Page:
Top coal miner Peabody Energy on Monday flagged fresh bankruptcy risks, with the company in talks with lenders to avert a violation on terms of its debt.
The St Louis-based coal producer warned that its fourth-quarter results would not be sufficient to meet the minimum required net leverage ratio as defined under a revolving credit agreement.
Peabody said it was in discussions with its revolving credit lenders and an ad hoc group of 2022 noteholders and that it had until December 31 to complete a deal.
The lossmaking coal producer has agreed a standstill with its surety bond providers for its $1.6-billion surety programme to resolve about $800-million of collateral requests made in the third quarter and to limit future collateral requirements.
“We are grateful for the tremendous collaboration with our surety providers to reach a first-of-its-kind solution that offers a greater line of sight into Peabody’s future collateral requirements,” said executive VP and CFO Mark Spurbeck.
“The agreement lays the foundation for stability and provides the necessary support for our longstanding commitment to reclamation. We are now focused on continuing to work with our 2022 noteholders and revolving credit lenders to effectuate a holistic transaction that provides for maturity extensions and covenant relief, while maintaining sufficient operating liquidity and financial flexibility.”
Peabody posted a quarterly loss of $67.2-million, or $0.66 a share. Third-quarter revenues declined 39% from the prior year to $671-million, owing to lower volumes, mix changes and weaker seaborne pricing.
During the quarter, the seaborne thermal segment shipped 4.6-million tons, with 2.7-million tons exported at an average realised price of $45.86/t. The remaining 1.9-million tons were sold under a long-term domestic contract.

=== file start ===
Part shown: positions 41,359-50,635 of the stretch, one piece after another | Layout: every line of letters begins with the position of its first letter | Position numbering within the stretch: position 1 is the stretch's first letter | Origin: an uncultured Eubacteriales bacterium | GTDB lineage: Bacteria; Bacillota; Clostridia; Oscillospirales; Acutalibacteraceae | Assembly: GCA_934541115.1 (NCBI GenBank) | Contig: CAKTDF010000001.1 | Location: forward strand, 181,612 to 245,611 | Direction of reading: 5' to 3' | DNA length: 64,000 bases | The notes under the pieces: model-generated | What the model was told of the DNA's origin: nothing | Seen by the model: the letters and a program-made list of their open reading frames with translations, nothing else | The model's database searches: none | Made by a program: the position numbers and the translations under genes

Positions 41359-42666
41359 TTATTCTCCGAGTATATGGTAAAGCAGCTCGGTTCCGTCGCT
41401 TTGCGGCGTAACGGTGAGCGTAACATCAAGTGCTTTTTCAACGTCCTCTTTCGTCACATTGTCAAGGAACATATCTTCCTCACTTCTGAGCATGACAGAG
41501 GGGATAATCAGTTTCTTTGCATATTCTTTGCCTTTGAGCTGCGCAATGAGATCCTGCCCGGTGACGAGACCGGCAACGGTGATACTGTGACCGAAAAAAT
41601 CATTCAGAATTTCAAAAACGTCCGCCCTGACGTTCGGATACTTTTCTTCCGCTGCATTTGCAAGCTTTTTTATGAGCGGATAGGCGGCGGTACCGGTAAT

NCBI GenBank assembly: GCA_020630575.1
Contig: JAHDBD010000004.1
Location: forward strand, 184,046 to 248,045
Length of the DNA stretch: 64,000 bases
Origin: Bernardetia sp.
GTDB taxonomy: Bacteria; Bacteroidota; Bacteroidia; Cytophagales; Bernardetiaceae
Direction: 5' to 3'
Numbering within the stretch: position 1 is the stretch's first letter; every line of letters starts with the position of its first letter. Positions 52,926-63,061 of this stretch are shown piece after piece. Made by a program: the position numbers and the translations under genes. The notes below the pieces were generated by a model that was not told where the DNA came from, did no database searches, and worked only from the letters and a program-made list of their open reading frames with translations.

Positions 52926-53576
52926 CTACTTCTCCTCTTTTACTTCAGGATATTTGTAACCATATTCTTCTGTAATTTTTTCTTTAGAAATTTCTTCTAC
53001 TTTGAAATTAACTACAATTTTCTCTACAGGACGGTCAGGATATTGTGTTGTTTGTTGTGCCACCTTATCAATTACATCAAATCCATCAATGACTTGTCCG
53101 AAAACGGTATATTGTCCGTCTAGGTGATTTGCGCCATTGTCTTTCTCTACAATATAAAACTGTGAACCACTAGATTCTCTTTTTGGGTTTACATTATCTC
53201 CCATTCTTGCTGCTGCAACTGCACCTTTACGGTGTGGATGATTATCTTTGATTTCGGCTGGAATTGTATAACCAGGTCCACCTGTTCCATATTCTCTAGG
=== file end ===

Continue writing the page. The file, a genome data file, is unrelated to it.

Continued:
Seaborne thermal segment costs per ton of $27.59 improved 22% compared with the prior year owing to strong cost performance from the Wambo surface mine and Wilpinjong. Lower ratio and improved geology contributed to significantly lower year-over-year costs at the surface operations.
In the quarter, the seaborne met segment shipped 1.1-million tons at an average realised price of $71.88/t. Compared with the prior year, third quarter 2020 realised pricing was impacted by lower pricing and a higher mix of PCI sales.
Seaborne met costs per ton, excluding prior year North Goonyella equipment and development costs, improved 15% from the prior year to $96.87. Lower costs per ton were driven by ongoing actions to improve the cost structure at Metropolitan, Coppabella and Moorvale.
Peabody said its US thermal mines delivered strong cost performance driven by optimising the company's maintenance programme through use of condition-based monitoring.